April 4, 2024

New York Employers Beware: State's Social Media Privacy Law Became Effective March 12, 2024

Holland & Knight Alert
Jennifer Lada | D'Andre Chapman


  • New York Gov. Kathy Hochul signed legislation restricting employers from accessing the social media accounts of employees and job applicants.
  • The legislation, which became effective on March 12, 2024, imposes a strict prohibition on a New York employer's ability to access the social media accounts of employees and job applicants, with only a few exceptions permitted.
  • The legislation applies to all employers governed by the New York Labor Law, except for law enforcement agencies, fire departments, and departments of corrections and community supervision.

New York Gov. Kathy Hochul signed two bills on Sept. 14, 2023, Assembly Bill 836 (A836) and Senate Bill 2518A (S2518A). The law applies to personal social media accounts, defined as "an account or profile on an electronic medium where users may create, share, and view user-generated content." Popular social media platforms – such as Facebook and Instagram, among others – are intended to fall within this definition.

What Is Prohibited by the Law?

The bills amend the New York Labor Law (NYLL) in several ways:

  1. It prohibits employers from soliciting or requiring employees or job applicants to divulge their username, password or any other access credentials for their personal social media accounts.
  2. It prohibits employers from requiring employees and job applicants to access their personal social media accounts in the presence of the employer.
  3. It prohibits employers from mandating or requesting employees or job applicants to provide copies of photographs, videos or any other content from their personal social media accounts.

The law also protects employees and job applicants from any retaliation from the employer for refusing to disclose such details.

The law is applicable to all employers governed by the NYLL, except for law enforcement agencies, fire departments, and departments of corrections and community supervision.

New York's law is just one of many similar measures introduced around the country this year to protect employees' online privacy from employer scrutiny. A growing number of states – including California, Delaware, Illinois, Louisiana, Maryland, Michigan, Montana, New Hampshire, New Jersey and Vermont – already have enacted similar laws to protect individuals from employer inquiries into their private social media activities.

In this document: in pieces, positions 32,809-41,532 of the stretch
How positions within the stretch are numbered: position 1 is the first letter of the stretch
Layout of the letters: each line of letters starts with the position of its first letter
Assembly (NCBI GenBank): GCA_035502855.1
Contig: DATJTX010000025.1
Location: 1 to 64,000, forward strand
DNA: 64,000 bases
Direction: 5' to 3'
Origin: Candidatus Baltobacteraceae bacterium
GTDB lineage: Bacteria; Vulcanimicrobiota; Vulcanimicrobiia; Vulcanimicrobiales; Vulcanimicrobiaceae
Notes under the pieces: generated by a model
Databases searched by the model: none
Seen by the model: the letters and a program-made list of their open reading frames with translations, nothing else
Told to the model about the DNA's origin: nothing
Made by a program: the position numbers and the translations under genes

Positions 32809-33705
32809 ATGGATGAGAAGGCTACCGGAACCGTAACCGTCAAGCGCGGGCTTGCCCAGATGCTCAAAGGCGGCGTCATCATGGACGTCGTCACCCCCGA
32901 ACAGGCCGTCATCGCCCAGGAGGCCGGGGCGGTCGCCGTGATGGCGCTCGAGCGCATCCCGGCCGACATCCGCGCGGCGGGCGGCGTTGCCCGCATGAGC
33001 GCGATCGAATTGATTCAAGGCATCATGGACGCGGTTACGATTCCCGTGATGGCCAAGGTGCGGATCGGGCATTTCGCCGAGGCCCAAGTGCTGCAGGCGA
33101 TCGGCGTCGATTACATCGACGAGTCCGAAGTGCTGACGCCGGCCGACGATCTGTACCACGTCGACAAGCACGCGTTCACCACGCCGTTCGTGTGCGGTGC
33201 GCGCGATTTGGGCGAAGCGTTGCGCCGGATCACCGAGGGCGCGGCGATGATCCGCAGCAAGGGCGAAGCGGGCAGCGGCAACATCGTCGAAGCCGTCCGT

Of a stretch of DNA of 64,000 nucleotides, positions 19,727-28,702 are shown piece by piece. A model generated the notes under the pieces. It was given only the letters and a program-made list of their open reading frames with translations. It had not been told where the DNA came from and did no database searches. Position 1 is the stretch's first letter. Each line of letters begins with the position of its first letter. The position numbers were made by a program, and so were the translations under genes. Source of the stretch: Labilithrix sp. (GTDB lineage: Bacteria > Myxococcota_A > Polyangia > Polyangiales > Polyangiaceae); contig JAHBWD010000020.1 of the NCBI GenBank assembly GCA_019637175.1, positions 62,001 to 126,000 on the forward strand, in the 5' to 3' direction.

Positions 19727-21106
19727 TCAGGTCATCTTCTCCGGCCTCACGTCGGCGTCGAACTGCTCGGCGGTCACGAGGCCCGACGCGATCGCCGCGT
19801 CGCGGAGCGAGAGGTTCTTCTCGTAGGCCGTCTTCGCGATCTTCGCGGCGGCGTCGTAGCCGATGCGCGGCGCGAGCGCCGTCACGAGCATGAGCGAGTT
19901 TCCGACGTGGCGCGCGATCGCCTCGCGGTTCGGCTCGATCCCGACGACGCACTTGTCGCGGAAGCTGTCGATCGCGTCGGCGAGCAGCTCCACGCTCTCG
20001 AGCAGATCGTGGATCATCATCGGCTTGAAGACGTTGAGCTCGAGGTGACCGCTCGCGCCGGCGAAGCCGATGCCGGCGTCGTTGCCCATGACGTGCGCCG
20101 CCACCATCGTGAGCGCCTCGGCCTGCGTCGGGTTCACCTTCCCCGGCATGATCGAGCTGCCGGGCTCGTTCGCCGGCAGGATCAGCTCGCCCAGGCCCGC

What Are Potential Exceptions?

The law provides certain exceptions for employers. For example, employers may still retrieve information concerning an employee or job applicant that is publicly accessible or that is voluntarily shared by the individual for the purpose of reporting or investigating alleged misconduct.

Among other things, the law still allows employers to:

  • request access information for nonpersonal accounts used to access the employer's internal systems
  • request access information for business-related accounts
  • access employer-provided electronic communication devices under certain conditions
  • impose restrictions on employee internet access while using company resources
  • comply with court orders regarding employee accounts

The law does not interfere with a company's obligations to screen employees or monitor communications as required by federal law or self-regulatory organizations.

The law is enforced through the New York Department of Labor's Division of Labor Standards, and there is no private right of action.

Best Practices for Employers

New York employers should consider the following best practices in light of the new social media law:

  • Employers should review their policies and procedures concerning access to social media accounts to help guarantee adherence to this recent law.
  • Employers should instruct and train managers on the new restrictions.
  • Employers maintaining business-related social media accounts should consider formally informing all employees in writing that there is no presumption of privacy in their utilization of these accounts.

For more information on this topic, please contact the authors or your Holland & Knight attorney.

Information contained in this alert is for the general education and knowledge of our readers. It is not designed to be, and should not be used as, the sole source of information when analyzing and resolving a legal problem, and it should not be substituted for legal advice, which relies on a specific factual analysis. Moreover, the laws of each jurisdiction are different and are constantly changing. This information is not intended to create, and receipt of it does not constitute, an attorney-client relationship. If you have specific questions regarding a particular fact situation, we urge you to consult the authors of this publication, your Holland & Knight representative or other competent legal counsel.

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